By David Sharpe
Tourism is the tail that wags the cultural dog in Brantford. The tourism Centre—brainchild of Mayor Chris Friel—cost over three million dollars to build and a million dollars a year to operate these last twelve years. That 15 million dollars would have built a new municipal art gallery and museum. The waste of public funds doesn’t end there.
The city has spent millions more subsiding the money losing Sanderson Centre. And while I love the Irish Rovers as much as anybody, they are not local performers, so why should taxpayers subsidize their music?
The Sanderson Centre has a chronic deficit, yet sees no problem spending $100,000 dollars on an untendered contract to change the sign in front of the theatre. It’s hard to see how this expenditure will boost the bottom line.
You would think with its fat public subsidy the Sanderson Centre would accommodate local theatre groups. No, the groups can’t afford the rental fees so they are going cap in hand to city council asking for money for a new 300-seat theatre.
Of course we’ve seen this movie before. A few years back, a local theatre group received city money and a grant from Johnson’s Wax to convert Cainsville United church into a 300-seat theatre. That project’s failure showed how easily city council’s cultural dollars and grants seem to escape into a black hole.
The public paid millions to renovate the old Capitol Theatre into the Sanderson Centre. It’s a world-class facility that currently is under utilized. Local arts groups should be able to use the facility at a minimal cost.
The city needs to get out of the theatre business and bring in professional mangers that can turn a profit for the city. The current management and board of directors are simply not up to the task.
Speaking of black holes and disappearing public funds, we now come to the Brantford Arts Block. The Arts Block chewed through hundreds of thousands dollars in cultural funding and grants before crashing in flames and leaving unpaid bills in its wake.
While noble in its intentions, the Arts Block failed to execute and lacked credible leadership. In the end, all the players, its board of directors, the city and finally the province failed in its oversight.
The Arts Block big mistake was thinking they could convert the old Union Gas building into an arts centre complete with a small theatre. Union Gas abandoned the site because they could no longer obtain insurance for the property. This should have raised alarm bells.
Underneath the site is an old gasification plant. The city planning department and heritage committee were both aware of the historical significance of the site and possible environmental contamination.
Why someone from the city didn’t warn Arts Block executive-director Josh Bean or a board member of the property’s unsuitability for public use before they spent thousands on fancy architectural renderings remains a mystery.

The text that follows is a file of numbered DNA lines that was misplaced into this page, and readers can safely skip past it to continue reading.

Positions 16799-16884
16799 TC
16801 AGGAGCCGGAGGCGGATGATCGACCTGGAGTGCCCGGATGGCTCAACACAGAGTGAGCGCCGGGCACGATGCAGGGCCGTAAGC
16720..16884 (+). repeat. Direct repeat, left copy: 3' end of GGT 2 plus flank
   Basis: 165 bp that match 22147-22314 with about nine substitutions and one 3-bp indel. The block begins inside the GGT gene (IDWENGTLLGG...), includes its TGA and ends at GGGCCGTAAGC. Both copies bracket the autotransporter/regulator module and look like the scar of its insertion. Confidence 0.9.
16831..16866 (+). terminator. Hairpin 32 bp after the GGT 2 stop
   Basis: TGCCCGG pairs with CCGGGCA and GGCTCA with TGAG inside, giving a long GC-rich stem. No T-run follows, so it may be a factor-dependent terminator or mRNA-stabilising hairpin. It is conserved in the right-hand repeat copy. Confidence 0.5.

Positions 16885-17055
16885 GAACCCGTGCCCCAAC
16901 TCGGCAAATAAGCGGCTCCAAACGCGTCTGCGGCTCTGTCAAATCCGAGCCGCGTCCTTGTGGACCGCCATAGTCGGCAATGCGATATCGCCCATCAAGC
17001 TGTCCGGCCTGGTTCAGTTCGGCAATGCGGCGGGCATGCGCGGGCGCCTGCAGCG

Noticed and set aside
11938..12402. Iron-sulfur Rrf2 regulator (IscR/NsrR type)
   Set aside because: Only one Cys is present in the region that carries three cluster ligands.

The province likewise views the arts and culture sector as some junior partner to the tourism sector. Its Celebrate Ontario program doled out a large grant to the now infamous Hockeyfest concert that was to taken place at Brant Park. That turned out to be a $350,000 dollar write-off for the province.
Then you have the case of the Station Gallery. Owner Mike Tutt has had monthly shows of local art for the last five years and hundreds of musical performances. Even after he obtained non-profit status for the gallery Tutt was denied a provincial Trillium grant. The province told Tutt his application was turned down because the Station Gallery was duplicating the services offered by the Arts Block.
The injustice of this is apparent, particularly as the Arts Block was in hiatus for a long period of time as it tried to sort out where it would actually operate. The Arts Block finally landed in West Brant with director Josh Bean predicting the former Brantford Cordage would become Brantford’s “Distillery District,” a reference to the redeveloped Gooderham and Worts property in Toronto.
Such pipe dreams are easy to conceive when you have wads of government cash, no strings attached. But the illusion couldn’t be sustained forever as the Arts Block failed to execute any real programing or mount any exhibitions to speak of. Yet the government money flowed right up to the end.
It’s really hard to see a way forward for Brantford’s cultural sector after the Arts Block fiasco. One thing is certain. Brantford’s tourism driven cultural policies have been a disaster for the arts.Once the city builds the downtown YMCA, over $100 million dollars will have been spent on recreation facilities. The city doles out a paltry $30,000 dollars in cultural grants annually. The arts simply don’t count.